The Chestermere Food Bank is unable to use their van after someone tried to steal the catalytic converter.
After three years of fundraising in the Tim Horton’s Cookie Campaign and receiving a $20,000 grant from the City of Chestermere, the food bank was able to purchase a van for food transportation.
The van was ordered in early November, and it was received on March 11.
“We noticed the vehicle running extremely loud on a trip to Okotoks on March 24 and took it back to the dealership on March 25, so we had it less than two weeks,” Executive Director Mardi Oel said. “For some reason, they couldn’t quite remove the catalytic converter after cutting through the pipe on one end and not getting through the pipe on the other end. So, $5,300 in damage for no reason.”
After the dealership gave the food bank the bad news, it was reported to the local RCMP.
“The only good news is that we did manage to pick up two pallets on the trip to Okotoks. Now our concern is where to park once we get it back,” Oel said.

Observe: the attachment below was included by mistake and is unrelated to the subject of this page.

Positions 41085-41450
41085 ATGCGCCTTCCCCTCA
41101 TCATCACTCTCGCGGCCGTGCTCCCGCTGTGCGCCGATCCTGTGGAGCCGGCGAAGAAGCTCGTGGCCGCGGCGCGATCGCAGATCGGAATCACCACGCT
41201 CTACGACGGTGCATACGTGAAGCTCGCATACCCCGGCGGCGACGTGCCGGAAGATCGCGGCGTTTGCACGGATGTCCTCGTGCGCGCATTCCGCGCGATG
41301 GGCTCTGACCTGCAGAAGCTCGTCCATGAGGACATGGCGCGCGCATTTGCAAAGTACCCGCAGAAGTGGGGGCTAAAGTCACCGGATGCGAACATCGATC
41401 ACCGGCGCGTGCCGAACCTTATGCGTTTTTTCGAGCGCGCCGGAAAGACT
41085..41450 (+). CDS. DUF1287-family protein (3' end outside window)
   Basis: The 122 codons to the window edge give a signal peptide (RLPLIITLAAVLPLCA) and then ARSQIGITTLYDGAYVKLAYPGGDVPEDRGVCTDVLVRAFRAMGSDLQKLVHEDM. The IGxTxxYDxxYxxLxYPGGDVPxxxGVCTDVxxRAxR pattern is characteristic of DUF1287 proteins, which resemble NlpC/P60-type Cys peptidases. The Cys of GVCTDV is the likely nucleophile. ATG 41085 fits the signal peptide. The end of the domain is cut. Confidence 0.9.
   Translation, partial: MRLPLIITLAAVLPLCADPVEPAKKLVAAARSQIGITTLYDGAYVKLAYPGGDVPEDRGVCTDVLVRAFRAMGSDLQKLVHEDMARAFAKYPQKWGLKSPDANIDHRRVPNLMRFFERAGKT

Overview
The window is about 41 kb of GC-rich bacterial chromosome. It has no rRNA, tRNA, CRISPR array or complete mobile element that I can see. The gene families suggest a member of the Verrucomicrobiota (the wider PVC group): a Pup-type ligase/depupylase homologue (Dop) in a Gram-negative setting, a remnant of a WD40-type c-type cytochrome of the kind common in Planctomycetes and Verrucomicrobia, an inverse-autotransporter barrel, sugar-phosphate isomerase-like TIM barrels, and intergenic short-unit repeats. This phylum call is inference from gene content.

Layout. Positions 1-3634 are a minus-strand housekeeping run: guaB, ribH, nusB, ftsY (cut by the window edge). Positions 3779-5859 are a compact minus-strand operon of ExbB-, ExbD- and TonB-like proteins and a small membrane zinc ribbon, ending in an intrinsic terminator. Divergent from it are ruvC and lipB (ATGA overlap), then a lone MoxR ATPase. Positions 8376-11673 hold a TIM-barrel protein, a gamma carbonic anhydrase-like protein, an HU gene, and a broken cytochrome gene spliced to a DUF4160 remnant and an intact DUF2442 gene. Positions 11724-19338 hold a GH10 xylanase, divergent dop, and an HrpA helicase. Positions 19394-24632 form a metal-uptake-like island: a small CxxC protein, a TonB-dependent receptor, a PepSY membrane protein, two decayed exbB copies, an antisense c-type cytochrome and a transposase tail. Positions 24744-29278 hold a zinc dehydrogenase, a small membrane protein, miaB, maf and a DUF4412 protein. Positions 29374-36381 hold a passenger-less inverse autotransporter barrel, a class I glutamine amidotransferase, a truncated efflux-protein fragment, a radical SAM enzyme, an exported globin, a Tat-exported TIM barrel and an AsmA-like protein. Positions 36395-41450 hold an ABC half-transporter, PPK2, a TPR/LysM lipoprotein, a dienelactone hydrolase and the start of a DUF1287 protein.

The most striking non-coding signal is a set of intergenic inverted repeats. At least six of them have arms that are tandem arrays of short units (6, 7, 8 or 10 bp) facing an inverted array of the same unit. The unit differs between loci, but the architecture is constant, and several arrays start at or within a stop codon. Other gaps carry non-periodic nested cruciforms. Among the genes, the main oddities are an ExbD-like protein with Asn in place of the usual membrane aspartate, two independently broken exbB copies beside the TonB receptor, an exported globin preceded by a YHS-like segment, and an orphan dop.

The food bank was in the process of having decals installed on the van, and they were hopeful that vandals wouldn’t target the food bank. However, now they are looking at different parking and storage options.
“We’re hoping it won’t happen again. Another expense and no guarantee it won’t happen again,” Oel said.
Having the van gives the food bank the ability to transport two full pallets of food and will keep food costs down rather than making multiple trips to secure food shared among other food banks throughout southern Alberta.
“It also gave us the ability to transport food from local food drives in one trip,” Oel said.